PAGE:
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You can work with a metronome or just practice counting, both ways will help you learn to play in time. But you must, because at the moment your playing is quite intolerable to listen to due to the rhythm issues. Getting that right is the first priority IMO.

The fact that it doesn't bother you more just shows that you need to develope you ears a bit. The best way to do this is to listen and learn to play music that is a little simpler.

There are adult beginners who seem to get it right at once simply by ear, but not everyone can. And seems you will need to put some work into it...The good news is that when you start to work seriously on your weakest spots, progress also can be really fast and that is very motivating.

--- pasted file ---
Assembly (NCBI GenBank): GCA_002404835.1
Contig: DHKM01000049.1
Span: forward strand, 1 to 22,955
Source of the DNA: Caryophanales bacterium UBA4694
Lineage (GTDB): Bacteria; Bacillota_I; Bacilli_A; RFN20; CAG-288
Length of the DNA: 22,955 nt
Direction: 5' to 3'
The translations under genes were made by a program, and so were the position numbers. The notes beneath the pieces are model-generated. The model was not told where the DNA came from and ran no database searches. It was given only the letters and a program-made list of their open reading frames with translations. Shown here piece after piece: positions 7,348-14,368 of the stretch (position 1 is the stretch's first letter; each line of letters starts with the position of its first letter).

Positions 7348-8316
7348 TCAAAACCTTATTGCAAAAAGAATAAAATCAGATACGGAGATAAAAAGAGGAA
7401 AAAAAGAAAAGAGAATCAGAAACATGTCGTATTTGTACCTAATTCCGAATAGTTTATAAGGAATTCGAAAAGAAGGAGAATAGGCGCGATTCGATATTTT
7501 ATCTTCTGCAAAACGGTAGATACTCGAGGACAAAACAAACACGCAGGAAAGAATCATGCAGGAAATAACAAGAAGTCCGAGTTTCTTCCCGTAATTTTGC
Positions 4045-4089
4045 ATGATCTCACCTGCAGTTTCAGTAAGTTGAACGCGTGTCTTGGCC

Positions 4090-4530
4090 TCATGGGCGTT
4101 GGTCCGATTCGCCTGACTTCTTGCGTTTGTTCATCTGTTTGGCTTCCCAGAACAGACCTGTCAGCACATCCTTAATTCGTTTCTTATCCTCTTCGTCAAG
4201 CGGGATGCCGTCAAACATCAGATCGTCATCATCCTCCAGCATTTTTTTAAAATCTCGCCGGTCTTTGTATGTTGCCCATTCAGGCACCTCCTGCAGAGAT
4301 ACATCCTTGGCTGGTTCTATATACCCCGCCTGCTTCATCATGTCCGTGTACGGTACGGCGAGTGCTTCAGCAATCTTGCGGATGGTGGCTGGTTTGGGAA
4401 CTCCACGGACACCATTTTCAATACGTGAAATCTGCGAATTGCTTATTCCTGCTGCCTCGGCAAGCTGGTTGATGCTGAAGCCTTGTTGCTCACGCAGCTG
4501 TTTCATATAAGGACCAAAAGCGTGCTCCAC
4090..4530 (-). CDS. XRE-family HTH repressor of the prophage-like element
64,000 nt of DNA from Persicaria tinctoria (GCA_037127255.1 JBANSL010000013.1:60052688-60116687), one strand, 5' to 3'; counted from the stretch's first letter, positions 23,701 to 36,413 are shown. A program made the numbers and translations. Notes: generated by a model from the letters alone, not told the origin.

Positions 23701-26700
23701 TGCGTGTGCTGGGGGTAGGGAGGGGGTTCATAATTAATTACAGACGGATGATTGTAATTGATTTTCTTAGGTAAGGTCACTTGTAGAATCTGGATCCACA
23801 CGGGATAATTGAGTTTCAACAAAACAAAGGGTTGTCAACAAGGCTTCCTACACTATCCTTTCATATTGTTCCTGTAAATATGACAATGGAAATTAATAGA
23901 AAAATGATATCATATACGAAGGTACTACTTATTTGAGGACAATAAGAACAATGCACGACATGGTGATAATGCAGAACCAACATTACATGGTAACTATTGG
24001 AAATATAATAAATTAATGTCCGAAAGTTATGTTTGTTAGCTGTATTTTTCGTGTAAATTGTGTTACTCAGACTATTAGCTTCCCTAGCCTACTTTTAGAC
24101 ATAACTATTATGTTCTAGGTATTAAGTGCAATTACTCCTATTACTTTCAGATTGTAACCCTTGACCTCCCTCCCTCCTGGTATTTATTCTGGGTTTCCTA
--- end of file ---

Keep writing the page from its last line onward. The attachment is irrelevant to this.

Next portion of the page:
Last edited by outo; 11/01/15 04:53 AM.
dmd #2476084 11/01/15 04:06 AM
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Originally Posted by dmd
You need to get a metronome going a very slow pace (60 bpm or less) and begin working on the first 2 or 3 measures and get those down perfectly ON TIME before going any further.

Agree. Most people who complain about playing to a metronome do so because they lack a solid sense of time. (I know because I used to be one of them. smile ) Interpretation is a matter of stretching and compressing time, but one should be able to feel an underlying pulse of the beat underneath it.

A metronome trick for beginners is to set it to the eighth note, or in this case, the sixteenth. Try 150-160 range. It's easier to keep on track that way.